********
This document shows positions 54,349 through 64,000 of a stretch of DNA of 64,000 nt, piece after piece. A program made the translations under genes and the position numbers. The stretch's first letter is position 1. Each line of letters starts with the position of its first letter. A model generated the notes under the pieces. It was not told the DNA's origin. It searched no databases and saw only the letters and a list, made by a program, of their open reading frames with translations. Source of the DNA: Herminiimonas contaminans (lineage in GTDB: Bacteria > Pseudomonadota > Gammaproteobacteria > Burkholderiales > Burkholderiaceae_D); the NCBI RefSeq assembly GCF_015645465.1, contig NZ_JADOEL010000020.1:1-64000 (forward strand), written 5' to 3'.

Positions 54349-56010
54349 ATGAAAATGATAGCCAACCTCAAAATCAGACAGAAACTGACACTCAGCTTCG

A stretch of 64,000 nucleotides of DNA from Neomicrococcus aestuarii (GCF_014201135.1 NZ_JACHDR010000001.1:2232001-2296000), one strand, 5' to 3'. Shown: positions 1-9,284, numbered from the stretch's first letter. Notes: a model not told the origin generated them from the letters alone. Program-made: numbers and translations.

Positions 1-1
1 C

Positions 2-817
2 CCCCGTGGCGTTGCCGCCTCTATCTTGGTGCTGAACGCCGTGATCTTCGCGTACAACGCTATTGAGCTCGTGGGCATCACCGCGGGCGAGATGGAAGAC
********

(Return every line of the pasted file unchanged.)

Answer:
This document shows positions 54,349 through 64,000 of a stretch of DNA of 64,000 nt, piece after piece. A program made the translations under genes and the position numbers. The stretch's first letter is position 1. Each line of letters starts with the position of its first letter. A model generated the notes under the pieces. It was not told the DNA's origin. It searched no databases and saw only the letters and a list, made by a program, of their open reading frames with translations. Source of the DNA: Herminiimonas contaminans (lineage in GTDB: Bacteria > Pseudomonadota > Gammaproteobacteria > Burkholderiales > Burkholderiaceae_D); the NCBI RefSeq assembly GCF_015645465.1, contig NZ_JADOEL010000020.1:1-64000 (forward strand), written 5' to 3'.

Positions 54349-56010
54349 ATGAAAATGATAGCCAACCTCAAAATCAGACAGAAACTGACACTCAGCTTCG

A stretch of 64,000 nucleotides of DNA from Neomicrococcus aestuarii (GCF_014201135.1 NZ_JACHDR010000001.1:2232001-2296000), one strand, 5' to 3'. Shown: positions 1-9,284, numbered from the stretch's first letter. Notes: a model not told the origin generated them from the letters alone. Program-made: numbers and translations.

Positions 1-1
1 C

Positions 2-817
2 CCCCGTGGCGTTGCCGCCTCTATCTTGGTGCTGAACGCCGTGATCTTCGCGTACAACGCTATTGAGCTCGTGGGCATCACCGCGGGCGAGATGGAAGAC